Monday, March 15, 2010

The Mystic Hands of Doctor Strange #1 (One-shot)

In this review of the recent mini-series Strange, I wrote:
I don't understand why each new creative team feels like it has to re-invent Dr. Strange - there's a perfectly good version sitting on the shelf, waiting for the right team to put him back in the game.
As if by design, here we see that Dr. Strange return - including his correct costume, mystic amulet, cloak of levitation and the proper supporting cast.

But as this black-and-white issue also shows, that doesn't automatically mean it's a great comic - it's just a good start.

So here we have four stories starring the good Doc - a full-length comic, two short comics and one short text story. How I wish I could report that they're all outstanding.

Well, they actually are in terms of art. I'm especially delighted to see one of my all-time favorite Dr. Strange artists, Frank Brunner, returning to tackle one of the short stories. I would have picked this up for that alone. Brunner is an incredible artist, adept at surreal landscapes, alien creatures and real live humans. How I wish he were doing more work these days!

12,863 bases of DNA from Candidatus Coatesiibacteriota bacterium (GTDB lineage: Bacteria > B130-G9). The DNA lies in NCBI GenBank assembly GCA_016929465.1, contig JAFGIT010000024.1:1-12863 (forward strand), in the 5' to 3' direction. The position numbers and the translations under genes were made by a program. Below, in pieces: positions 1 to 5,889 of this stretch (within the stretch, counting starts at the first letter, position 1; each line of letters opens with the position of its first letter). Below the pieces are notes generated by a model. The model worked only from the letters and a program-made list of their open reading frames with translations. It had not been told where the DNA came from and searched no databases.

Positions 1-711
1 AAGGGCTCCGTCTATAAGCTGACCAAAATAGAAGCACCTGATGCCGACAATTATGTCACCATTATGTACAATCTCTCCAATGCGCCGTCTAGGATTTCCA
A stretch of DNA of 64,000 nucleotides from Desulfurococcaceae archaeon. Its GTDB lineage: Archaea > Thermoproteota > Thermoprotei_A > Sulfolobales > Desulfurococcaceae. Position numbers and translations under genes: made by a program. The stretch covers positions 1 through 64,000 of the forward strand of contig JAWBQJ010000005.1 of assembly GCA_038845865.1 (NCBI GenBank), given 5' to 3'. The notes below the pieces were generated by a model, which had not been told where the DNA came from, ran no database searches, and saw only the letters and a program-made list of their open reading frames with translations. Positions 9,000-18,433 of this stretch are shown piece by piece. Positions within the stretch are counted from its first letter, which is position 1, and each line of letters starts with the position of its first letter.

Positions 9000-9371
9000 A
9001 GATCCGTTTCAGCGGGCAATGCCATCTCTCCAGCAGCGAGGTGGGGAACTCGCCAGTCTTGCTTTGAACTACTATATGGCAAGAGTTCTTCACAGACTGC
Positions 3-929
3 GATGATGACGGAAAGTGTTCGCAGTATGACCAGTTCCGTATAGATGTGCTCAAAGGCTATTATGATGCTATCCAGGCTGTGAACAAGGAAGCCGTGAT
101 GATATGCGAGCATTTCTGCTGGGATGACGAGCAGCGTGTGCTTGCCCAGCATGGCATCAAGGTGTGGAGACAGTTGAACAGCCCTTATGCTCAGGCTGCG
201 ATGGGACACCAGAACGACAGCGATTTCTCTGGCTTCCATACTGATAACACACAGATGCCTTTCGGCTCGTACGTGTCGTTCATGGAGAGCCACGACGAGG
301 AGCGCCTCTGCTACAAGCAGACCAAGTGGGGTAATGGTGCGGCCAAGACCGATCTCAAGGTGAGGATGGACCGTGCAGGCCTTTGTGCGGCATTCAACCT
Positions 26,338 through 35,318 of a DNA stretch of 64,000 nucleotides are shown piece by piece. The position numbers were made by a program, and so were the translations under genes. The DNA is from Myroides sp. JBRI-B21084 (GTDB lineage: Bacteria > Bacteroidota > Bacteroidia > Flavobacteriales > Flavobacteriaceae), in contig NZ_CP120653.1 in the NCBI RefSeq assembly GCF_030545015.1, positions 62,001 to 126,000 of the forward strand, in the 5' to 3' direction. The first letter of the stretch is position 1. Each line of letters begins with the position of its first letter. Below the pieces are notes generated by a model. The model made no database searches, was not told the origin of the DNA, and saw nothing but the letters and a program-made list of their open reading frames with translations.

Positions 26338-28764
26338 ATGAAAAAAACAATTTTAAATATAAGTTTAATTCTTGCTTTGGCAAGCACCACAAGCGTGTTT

The main story is drawn by Frazer Irving, as artist I'm not familiar with, but I like his work here. It's an original take on the classic version of the character, with dark and moody artwork and some strong visuals of mystic events.

The other comics story is written and drawn by Ted McKeever, and it's a quirky yet enjoyable venture into Strange's darker days. The art is terrific and the story's pretty good, too.

The text piece includes some excellent illustrations by Marcos Martin, and the story therein is the best in the issue, as Strange fights to survive a mystic encounter early in his studies of the mystic arts.

The Brunner-illustrated story is written by Peter Milligan, and it has some good moments, but ultimately it's a bit on the thin side (and actually hearkens back to Strange's first-ever comics adventure, helping a man haunted by dark dreams).

But the full-length story by Kieron Gillen is the most disappointing. It sets up a world-changing threat, which Strange approaches with an attitude of indifference, and his solution is one that the real Dr. Strange would never countenance. In my opinion, anyway.

So a real mixed bag here - to me, worth it for Brunner and McKeever, but as always, your mileage may vary.

This issue is something of a disappointment, but I'm still hopeful that this could lead to more stories focusing on the "real" Dr. Strange.

Grade: B-

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